(Of course, these days I’d write the more accurate “pseudoskeptics”.

    The idea that anybody actually involved with peer review thinks it’s perfect is another strawman, like CAGW.

  34. John Mashey says:

    Anti-university expression is pervasive in dismissive blogs, see this, for a small sample:

    ‘Academe, generally
    Australian unis are just degree factories; centers of conspiracy departments; scurrilous ethics and outrageous behavior of academia; That sums up just about ALL universities in the Western world all Marxist, all totalitarian regimes where no dissent is allowed.; UEA or U of East Anglia;
    utopian Gaia loving professors; very dim view of universities and the people who work for them; Whitewash Mann or Jones; worldwide laughing stock’
    The list for Macquarie Unviersity was much longer.

    Universities are no more perfect than any other human institution, and just as variable, but “hate academe and defund it” seems a recurrent theme.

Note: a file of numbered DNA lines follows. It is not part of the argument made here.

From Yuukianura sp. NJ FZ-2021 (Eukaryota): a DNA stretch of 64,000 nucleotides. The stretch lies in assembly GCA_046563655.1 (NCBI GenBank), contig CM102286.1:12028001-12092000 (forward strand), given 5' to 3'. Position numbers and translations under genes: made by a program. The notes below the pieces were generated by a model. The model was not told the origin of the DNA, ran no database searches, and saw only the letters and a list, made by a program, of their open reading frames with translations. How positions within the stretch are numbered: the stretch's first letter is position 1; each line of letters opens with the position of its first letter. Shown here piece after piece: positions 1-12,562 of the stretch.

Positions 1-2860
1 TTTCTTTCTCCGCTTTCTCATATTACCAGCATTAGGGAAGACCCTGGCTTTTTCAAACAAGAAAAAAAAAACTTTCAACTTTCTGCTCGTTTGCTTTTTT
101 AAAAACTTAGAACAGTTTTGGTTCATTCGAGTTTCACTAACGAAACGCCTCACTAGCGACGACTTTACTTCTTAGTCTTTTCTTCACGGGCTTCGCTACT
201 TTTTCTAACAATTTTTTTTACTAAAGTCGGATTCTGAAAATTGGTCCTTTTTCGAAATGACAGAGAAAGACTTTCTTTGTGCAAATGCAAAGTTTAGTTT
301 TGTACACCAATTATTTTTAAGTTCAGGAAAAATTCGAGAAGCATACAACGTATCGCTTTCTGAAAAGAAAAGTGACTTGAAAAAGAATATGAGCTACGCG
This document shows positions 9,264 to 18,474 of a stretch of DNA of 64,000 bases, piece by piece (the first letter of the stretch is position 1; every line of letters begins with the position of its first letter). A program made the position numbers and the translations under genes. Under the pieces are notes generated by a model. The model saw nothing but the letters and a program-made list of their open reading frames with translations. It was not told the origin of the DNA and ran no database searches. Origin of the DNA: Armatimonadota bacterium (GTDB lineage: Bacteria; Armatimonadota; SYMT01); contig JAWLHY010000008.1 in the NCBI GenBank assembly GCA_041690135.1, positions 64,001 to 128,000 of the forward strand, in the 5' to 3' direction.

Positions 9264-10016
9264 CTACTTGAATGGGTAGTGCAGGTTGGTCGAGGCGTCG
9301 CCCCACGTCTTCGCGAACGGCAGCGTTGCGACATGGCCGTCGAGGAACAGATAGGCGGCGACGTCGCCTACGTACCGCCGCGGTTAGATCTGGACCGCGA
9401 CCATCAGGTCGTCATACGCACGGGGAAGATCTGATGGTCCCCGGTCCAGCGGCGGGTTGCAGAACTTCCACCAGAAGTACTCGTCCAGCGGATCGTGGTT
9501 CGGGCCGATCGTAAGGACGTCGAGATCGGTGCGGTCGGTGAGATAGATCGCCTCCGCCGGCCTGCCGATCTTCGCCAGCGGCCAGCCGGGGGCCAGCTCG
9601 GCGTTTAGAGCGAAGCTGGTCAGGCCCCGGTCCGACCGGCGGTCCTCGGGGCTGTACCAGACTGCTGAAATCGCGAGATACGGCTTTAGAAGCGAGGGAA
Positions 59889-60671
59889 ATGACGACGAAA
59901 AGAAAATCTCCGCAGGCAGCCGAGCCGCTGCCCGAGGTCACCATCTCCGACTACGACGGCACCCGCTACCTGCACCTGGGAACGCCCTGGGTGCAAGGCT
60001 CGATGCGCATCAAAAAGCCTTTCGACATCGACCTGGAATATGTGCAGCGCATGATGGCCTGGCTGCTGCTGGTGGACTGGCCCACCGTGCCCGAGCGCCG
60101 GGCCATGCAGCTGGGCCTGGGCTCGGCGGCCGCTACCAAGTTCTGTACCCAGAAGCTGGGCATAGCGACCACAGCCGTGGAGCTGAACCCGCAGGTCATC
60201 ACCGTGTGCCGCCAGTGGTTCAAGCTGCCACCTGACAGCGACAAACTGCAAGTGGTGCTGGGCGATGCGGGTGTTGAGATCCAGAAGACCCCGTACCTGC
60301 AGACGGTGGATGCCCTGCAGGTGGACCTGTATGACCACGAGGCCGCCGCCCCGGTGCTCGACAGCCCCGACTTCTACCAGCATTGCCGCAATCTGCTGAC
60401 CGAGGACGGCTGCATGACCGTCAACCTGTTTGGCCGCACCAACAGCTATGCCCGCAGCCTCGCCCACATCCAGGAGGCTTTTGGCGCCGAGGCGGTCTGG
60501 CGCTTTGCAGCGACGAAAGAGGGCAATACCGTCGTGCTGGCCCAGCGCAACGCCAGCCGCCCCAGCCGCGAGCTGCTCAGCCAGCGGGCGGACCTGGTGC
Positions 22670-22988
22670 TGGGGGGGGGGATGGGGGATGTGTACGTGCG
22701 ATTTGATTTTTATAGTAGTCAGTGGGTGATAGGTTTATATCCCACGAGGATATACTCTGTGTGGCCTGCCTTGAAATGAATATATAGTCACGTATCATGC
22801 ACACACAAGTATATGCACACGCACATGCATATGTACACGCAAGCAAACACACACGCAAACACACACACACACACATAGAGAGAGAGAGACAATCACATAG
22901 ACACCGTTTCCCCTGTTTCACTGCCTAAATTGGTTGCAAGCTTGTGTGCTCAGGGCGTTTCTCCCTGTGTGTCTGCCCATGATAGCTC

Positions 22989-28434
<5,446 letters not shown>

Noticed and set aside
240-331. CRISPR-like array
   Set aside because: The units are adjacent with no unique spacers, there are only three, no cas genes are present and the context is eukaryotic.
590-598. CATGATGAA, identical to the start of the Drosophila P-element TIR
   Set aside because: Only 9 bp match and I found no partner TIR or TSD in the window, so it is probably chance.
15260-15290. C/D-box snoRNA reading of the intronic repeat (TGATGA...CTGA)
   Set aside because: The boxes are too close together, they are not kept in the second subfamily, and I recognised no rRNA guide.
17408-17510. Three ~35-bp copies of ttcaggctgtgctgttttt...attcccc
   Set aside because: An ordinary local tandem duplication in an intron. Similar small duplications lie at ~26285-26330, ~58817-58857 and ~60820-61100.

35. John,

    “hate academe and defund it”

    Indeed, but what I think they either don’t realise (or don’t want to realise) is that defunding universities and making them perform more like businesses (rather than like institutes that are there fore the benefit of society) will likely create more of the problems that they claim exist today.

  36. John Mashey says:

    I don’t have enough data to distinguish, but whether or not they’d realize the likely effects, or want those effects, it’s pretty clear that many would be quite happy to zero any public funding of climate science in universities or government research agencies.

    The SalbyStorm text corpus often included discourse on universities, (search for universit: 1300 hits, funding is another good search) of which a tiny sample is below.
    The +/- numbers are upvotes and downvotes): these sentiments were popular.

    02{Eric Worrall} #2
    July 9, 2013 at 1:08 pm · +68 -1
    Absolutely shocking – from reading the article, Macquarie appear to have lied, stolen equipment, sabotaged research – and our tax money pays for all this? Time for Universities to solicit their own funding, based on merit, rather than suckling at the public teat.